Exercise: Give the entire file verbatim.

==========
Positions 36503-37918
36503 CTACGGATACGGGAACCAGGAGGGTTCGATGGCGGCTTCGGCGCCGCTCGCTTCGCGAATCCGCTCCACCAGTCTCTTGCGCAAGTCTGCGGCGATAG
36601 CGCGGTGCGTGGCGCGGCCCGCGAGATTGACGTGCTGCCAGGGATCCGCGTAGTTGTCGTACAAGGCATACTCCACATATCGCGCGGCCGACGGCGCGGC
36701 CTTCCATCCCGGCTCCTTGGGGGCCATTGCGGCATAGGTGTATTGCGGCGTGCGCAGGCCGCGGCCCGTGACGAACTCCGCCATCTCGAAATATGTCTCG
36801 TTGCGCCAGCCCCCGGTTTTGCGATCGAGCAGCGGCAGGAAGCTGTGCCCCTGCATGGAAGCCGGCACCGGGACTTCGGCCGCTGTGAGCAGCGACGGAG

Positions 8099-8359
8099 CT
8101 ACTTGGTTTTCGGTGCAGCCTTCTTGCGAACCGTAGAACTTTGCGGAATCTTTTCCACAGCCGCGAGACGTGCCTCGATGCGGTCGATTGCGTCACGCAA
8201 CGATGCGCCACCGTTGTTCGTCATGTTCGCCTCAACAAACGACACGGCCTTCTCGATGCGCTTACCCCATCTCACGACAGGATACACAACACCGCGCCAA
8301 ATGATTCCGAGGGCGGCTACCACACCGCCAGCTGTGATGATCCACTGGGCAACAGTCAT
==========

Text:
Positions 36503-37918
36503 CTACGGATACGGGAACCAGGAGGGTTCGATGGCGGCTTCGGCGCCGCTCGCTTCGCGAATCCGCTCCACCAGTCTCTTGCGCAAGTCTGCGGCGATAG
36601 CGCGGTGCGTGGCGCGGCCCGCGAGATTGACGTGCTGCCAGGGATCCGCGTAGTTGTCGTACAAGGCATACTCCACATATCGCGCGGCCGACGGCGCGGC
36701 CTTCCATCCCGGCTCCTTGGGGGCCATTGCGGCATAGGTGTATTGCGGCGTGCGCAGGCCGCGGCCCGTGACGAACTCCGCCATCTCGAAATATGTCTCG
36801 TTGCGCCAGCCCCCGGTTTTGCGATCGAGCAGCGGCAGGAAGCTGTGCCCCTGCATGGAAGCCGGCACCGGGACTTCGGCCGCTGTGAGCAGCGACGGAG

Positions 8099-8359
8099 CT
8101 ACTTGGTTTTCGGTGCAGCCTTCTTGCGAACCGTAGAACTTTGCGGAATCTTTTCCACAGCCGCGAGACGTGCCTCGATGCGGTCGATTGCGTCACGCAA
8201 CGATGCGCCACCGTTGTTCGTCATGTTCGCCTCAACAAACGACACGGCCTTCTCGATGCGCTTACCCCATCTCACGACAGGATACACAACACCGCGCCAA
8301 ATGATTCCGAGGGCGGCTACCACACCGCCAGCTGTGATGATCCACTGGGCAACAGTCAT